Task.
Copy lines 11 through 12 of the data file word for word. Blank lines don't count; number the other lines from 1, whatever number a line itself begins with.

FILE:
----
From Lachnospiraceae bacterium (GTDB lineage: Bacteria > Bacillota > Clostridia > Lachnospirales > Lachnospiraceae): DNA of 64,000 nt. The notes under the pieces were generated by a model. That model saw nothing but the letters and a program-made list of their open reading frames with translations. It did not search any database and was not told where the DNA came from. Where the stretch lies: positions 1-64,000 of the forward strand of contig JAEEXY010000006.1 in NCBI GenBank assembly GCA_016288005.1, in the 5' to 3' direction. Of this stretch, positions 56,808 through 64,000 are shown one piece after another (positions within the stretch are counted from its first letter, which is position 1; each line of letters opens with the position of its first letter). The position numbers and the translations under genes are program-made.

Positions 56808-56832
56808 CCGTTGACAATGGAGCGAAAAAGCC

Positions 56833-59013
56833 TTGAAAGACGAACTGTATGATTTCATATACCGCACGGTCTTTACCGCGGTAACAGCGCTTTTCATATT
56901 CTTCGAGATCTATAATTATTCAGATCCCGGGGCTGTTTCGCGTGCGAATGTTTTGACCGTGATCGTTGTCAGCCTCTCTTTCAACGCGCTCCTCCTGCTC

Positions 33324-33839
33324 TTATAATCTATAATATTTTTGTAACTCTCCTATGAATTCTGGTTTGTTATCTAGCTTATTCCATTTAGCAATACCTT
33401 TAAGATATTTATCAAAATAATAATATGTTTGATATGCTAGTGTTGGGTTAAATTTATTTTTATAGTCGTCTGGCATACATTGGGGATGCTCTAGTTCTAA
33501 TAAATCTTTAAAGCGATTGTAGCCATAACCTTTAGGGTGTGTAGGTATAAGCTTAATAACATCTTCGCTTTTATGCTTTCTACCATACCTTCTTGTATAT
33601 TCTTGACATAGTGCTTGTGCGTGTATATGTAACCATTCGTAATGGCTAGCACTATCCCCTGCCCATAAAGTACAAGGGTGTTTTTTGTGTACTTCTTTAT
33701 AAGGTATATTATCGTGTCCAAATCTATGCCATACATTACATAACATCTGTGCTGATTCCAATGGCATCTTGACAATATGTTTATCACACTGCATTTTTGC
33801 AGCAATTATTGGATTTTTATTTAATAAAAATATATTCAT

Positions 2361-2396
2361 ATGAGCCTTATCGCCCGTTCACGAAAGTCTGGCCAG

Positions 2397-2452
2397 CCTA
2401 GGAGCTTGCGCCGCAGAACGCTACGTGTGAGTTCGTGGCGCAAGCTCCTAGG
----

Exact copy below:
33601 TCTTGACATAGTGCTTGTGCGTGTATATGTAACCATTCGTAATGGCTAGCACTATCCCCTGCCCATAAAGTACAAGGGTGTTTTTTGTGTACTTCTTTAT
33701 AAGGTATATTATCGTGTCCAAATCTATGCCATACATTACATAACATCTGTGCTGATTCCAATGGCATCTTGACAATATGTTTATCACACTGCATTTTTGC